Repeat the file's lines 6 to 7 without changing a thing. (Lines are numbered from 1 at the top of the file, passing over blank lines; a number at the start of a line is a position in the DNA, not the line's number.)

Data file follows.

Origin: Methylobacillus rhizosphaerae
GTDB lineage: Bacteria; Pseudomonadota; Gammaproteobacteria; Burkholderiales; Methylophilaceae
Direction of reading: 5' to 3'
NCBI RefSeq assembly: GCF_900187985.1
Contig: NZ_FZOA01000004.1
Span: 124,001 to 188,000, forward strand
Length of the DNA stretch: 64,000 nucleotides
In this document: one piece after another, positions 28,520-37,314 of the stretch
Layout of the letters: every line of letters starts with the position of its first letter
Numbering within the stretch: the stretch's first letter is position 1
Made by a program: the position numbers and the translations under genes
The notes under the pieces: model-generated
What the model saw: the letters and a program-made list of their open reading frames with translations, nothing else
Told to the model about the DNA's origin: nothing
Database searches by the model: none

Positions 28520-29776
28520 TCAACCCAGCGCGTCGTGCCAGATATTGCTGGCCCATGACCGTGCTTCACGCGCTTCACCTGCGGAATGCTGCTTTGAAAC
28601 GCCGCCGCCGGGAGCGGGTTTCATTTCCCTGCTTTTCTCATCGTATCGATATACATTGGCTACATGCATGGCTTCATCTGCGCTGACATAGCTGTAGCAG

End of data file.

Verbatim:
Span: 124,001 to 188,000, forward strand
Length of the DNA stretch: 64,000 nucleotides